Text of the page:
Encountering the Anthropocene: Geology, Culture, Ethics

Author: Joanna Zylinska (Goldsmiths, University of London)

  • Encountering the Anthropocene: Geology, Culture, Ethics


    Encountering the Anthropocene: Geology, Culture, Ethics



What does the proclamation of the Anthropocene – an epoch in which the human is said to have become a geological agent and who’s had irreversible impact upon our planet (Kolbert, 2014; Klein, 2014) – mean for media and cultural studies? ­Reflecting on the crisis of human and nonhuman life as manifested in ongoing multispecies extinction, this contribution discusses how media and cultural studies can engage with the ‘geological turn’ (Ellsworth and Kruse, 2013). It also considers whether it makes sense to practice media and cultural studies from the ­perspective of deep, i.e. geological, time. 

Zylinska argues that this ‘naturecultural’ mode of thinking can be traced back to Raymond Williams’s idea of culture as ‘transformation of substance at a biological level’ (1997). Yet the Anthropocene may open up media and cultural studies to new ways of engaging with nature and culture, by raising questions about issues of distribution, environment and the privileging of the human as the central point of ethics (Zylinska 2015). At the same time, in its attention to both matter and ­discourse, media and cultural studies can help rein in some of the rhetorical excesses of the Anthropocene debate. Through its hermeneutic tools, it can also challenge an uncritical and moralistic focus on materiality that ‘the geological turn’ at times implies.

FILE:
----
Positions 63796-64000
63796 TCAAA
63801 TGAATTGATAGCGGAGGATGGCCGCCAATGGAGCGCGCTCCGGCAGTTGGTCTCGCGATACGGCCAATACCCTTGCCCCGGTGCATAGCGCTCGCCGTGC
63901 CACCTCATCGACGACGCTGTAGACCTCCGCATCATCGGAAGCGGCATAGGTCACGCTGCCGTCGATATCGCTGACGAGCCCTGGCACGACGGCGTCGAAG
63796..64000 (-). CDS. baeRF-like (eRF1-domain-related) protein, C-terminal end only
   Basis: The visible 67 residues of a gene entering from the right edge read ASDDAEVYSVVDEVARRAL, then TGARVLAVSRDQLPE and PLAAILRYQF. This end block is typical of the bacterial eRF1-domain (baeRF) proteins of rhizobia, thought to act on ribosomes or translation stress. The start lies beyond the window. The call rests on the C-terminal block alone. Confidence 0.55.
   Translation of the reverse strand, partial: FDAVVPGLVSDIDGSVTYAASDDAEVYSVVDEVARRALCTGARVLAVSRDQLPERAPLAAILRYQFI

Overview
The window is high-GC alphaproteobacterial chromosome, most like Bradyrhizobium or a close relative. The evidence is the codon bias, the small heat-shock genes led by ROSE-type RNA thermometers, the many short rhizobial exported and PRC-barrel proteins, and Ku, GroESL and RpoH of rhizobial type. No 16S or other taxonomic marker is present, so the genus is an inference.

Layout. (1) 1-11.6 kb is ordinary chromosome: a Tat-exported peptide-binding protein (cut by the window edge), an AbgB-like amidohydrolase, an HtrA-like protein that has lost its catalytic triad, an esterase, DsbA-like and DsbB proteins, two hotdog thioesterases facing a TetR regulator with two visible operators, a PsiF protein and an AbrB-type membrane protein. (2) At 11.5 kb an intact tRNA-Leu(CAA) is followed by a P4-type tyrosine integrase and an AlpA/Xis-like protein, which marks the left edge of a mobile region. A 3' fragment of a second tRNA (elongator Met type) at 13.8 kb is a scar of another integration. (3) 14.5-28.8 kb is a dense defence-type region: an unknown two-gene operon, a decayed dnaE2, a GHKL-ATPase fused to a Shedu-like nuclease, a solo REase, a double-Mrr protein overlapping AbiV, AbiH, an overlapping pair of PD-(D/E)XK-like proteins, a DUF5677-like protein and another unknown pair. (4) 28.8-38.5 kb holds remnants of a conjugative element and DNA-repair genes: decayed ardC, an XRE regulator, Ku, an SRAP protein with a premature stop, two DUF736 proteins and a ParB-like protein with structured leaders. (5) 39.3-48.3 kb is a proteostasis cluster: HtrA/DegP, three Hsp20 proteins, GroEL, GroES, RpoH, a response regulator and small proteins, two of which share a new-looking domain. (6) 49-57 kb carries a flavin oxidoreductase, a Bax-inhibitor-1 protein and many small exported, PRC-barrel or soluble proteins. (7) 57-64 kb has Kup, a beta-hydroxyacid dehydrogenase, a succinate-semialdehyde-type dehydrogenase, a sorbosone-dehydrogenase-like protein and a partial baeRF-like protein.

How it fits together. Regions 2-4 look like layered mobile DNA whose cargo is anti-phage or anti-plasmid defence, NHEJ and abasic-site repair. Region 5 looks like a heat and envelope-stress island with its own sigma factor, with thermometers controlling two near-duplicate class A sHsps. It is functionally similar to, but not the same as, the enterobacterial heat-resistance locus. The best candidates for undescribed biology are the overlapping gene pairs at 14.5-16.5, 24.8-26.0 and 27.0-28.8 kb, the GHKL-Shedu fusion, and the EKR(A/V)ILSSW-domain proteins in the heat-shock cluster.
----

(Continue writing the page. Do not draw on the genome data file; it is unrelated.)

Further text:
Keywords: life, geological turn, extinction, ethics, Earth, culture, Anthropocene

How to Cite:

Zylinska, J., (2017) “Encountering the Anthropocene: Geology, Culture, Ethics”, Westminster Papers in Communication and Culture 12(1), 35-37. doi:



Published on
30 Jan 2017
Peer Reviewed

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Figure 1
Figure 1
Figure 1

Joanna Zylinska (in progress), from The Anthropocene: A Local History Project.


The Author also wishes to acknowledge the following publications:

Competing Interests

The author has no competing interests to declare.

Author Information

Joanna Zylinska is Professor of New Media and Communications at Goldsmiths, University of London. The author of five books – including Minimal Ethics for the Anthropocene (2014); Life after New Media: Mediation as a Vital Process (with Sarah Kember; MIT Press, 2012) and The Ethics of Cultural Studies (2002) – she is also a co-editor of the JISC-funded project Living Books about Life, which publishes online books at the crossroads of the humanities and the sciences. Zylinska combines her philosophical writings with photographic art practice and curatorial work.


1  Ellsworth, E.; Kruse, K.. (2013).  Making the Geologic Now: Responses to Material Conditions of Contemporary Life. Brooklyn, NY: punctum books.

2  Klein, N.. (2014).  This Changes Everything: Capitalism vs The Climate. New York, NY: Simon and Schuster.

3  Kolbert, E.. (2014).  The Sixth Extinction: An Unnatural History. New York, NY: Henry Holt.

4  Williams, R.. (1997). Culture is Ordinary In:  Anne Gray, A., McGuigan, J. J. (eds.),   Studying Culture. London and New York: Arnold, pp. 5.

5  Zylinska, J.. (2014).  Minimal Ethics for the Anthropocene. Open Humanities Press, DOI: